A further example of conserved cellular circadian rhythms came with the discovery that, in species representative of three distinct taxonomic lineages (animals, fungi, and plants), intracellular ion concentrations undergo daily oscillations [12,13]. Notably, daily oscillations of intracellular concentrations of Mg2+ ([Mg2+]i) were investigated in depth. [Mg2+]i is low around dawn, increasing during the day to peak around dusk, and then decreasing during the night. These oscillations meet the classic hallmarks of circadian rhythms; they persist in constant conditions, have a cycle of approximately 24 h, are temperature-compensated, and entrain to relevant zeitgebers [3]. In this study, Mg2+ was also found to be a zeitgeber that regulates daily global translational rates through the highly Mg-sensitive mTOR [12]. The facts that [Mg2+]i rhythms are circadian and control the transcriptional oscillator makes them a bona fide mechanistic clock component. Therefore, their in-depth study is warranted to further our understanding of conserved metabolic clocks.
Beyond the identification of the phenotype of daily [Mg2+]i oscillations, the mechanisms responsible for them are only starting to be elucidated. The first step to study these daily ionic rhythms is to investigate the plasma membrane proteins that are responsible for temporally regulating Mg2+ transport in and out of the cell. To our knowledge, only two studies of Mg2+ transporting proteins exist within the context of circadian rhythms. Firstly, small interfering (siRNA)-mediated knockdown of the SLC41A1 gene—a gene coding for a plasma membrane Na+/Mg2+ antiporter—was found to cause an increase in circadian period in human U2OS cells [12]. Secondly, PRL-2 (Phosphatase of Regenerating Liver 2), a known regulator of the CNNM proteins in mammalian cells, was found to regulate rhythmic [Mg2+]i fluxes through diurnal expression [14]. Although Mg2+ oscillations exist in three eukaryotic kingdoms, the studies above are limited to mammals. Widening the study of plasma membrane transporter proteins to other species in the context of cellular rhythms could elucidate whether conserved proteins are at the basis of the conserved phenotypic oscillations across taxonomic groups.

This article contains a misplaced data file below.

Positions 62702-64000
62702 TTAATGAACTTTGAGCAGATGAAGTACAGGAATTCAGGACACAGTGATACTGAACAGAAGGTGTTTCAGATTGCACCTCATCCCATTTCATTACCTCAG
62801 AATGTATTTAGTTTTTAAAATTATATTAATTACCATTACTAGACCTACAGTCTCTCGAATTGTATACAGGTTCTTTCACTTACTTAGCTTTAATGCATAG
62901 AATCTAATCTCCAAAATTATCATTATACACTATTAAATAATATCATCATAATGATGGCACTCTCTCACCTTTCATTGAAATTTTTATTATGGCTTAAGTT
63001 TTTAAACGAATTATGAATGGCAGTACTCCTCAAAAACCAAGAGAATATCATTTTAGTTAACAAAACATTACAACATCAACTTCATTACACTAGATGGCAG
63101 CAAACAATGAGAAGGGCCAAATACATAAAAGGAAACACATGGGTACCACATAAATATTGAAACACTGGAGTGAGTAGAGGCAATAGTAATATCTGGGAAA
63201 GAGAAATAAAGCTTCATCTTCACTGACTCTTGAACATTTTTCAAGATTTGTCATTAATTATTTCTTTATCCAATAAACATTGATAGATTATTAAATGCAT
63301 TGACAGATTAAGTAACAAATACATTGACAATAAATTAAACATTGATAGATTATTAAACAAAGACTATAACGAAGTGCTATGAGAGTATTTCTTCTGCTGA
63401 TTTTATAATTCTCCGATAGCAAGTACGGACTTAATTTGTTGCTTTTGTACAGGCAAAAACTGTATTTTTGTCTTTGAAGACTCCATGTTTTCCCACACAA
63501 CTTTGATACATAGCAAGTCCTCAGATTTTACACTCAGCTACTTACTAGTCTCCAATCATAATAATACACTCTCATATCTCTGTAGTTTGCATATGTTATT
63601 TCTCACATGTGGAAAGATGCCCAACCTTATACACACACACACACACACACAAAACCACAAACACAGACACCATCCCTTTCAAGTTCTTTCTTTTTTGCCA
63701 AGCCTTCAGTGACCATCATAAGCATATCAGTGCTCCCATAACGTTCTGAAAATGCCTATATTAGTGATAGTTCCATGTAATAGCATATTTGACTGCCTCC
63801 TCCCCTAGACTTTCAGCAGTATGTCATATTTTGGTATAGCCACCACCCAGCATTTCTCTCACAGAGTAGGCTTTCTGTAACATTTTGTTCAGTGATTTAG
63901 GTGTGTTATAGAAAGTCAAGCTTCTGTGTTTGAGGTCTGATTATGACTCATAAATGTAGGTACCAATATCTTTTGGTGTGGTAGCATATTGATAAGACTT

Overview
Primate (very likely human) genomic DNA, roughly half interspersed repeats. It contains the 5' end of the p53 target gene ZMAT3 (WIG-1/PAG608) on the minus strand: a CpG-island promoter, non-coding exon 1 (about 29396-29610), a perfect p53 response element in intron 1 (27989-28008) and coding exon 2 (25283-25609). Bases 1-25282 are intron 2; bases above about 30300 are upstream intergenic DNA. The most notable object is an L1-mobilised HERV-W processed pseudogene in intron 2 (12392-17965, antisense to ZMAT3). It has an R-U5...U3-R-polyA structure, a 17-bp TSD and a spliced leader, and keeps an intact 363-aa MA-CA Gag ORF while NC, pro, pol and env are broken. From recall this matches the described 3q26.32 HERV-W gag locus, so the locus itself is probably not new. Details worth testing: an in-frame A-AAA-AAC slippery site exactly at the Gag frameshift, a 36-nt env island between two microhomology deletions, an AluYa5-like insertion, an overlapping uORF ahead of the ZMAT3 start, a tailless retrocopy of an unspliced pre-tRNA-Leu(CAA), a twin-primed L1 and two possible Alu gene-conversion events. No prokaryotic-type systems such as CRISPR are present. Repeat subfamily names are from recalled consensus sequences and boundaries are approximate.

The unicellular green alga Ostreococcus is a highly amenable circadian clock model with a simple cell structure [15], a reduced plant-like transcriptional clock architecture [16], and a gene-dense and non-redundant genome [17]. It has been a useful model to study eukaryotic cellular rhythms in general [10,11,12,18,19,20,21], as well as to study circadian clocks of the green lineage specifically [16,22,23]. To investigate if the roles of the Mg2+ transporting protein homologues are conserved between species in the regulation of the circadian clock, we here report a first study of a putative Mg2+-transporting protein related to the human SLC41A1 protein; OtMgtE. Our results indeed show that this protein is involved in timekeeping and [Mg2+]i regulation in the picoeukaryote Ostreococcus.

2. Materials and Methods

2.1. Ostreococcus tauri Cell Lines

Unless otherwise stated, Ostreococcus cultures were grown under 12 h/12 h light/dark cycles at 20 °C, under a blue light filter as previously described [10], and in artificial sea water supplemented with Keller media as described previously [12]. The clock marker line CCA1-LUC (Circadian Clock-Associated 1—Luciferase) was previously described [16], and an additional transgenic line was generated to overexpress the SLC41A1 homologue in Ostreococcus (ostta18g01947), here referred to as OtMgtE. The gene was amplified using oligonucleotides catcctaggATGCGGGTCGCGTTCGAGC (forward) and catcctaggTCATACGAAGTGCTCAAAGA (reverse), and cloned by digestion with AvrII (NEB) and ligation into the pOtox vector [16]. Genomic transformation of the CCA1-LUC line was performed by our published method [24].

2.2. Verification of Overexpressing Lines

Bioluminescent imaging was performed to assess changes in circadian gene expression reported by CCA1-LUC, using a TriStar2 luminescent plate reader (Berthold Ltd., Bad Wildbad, Germany), fitted with red and blue LED lights with blue filter in white 384-well plates, as described earlier [12]. Each well contained 90 μL of algal cells with 1 mM D-luciferin, and imaging was performed under constant light (referred to as LL). Experiments testing the effect of cellular inhibitors were performed following the same method as previously published [10,12,19]. All period analyses were carried out using non-linear regression analysis in GraphPad Prism v.7.0 (GraphPad, San Diego, CA, USA) Data were normalised with a nonlinear regression fit and period was calculated between the hours 24 and 120 (or 12 and 160 in Figure 4) using a user-defined equation: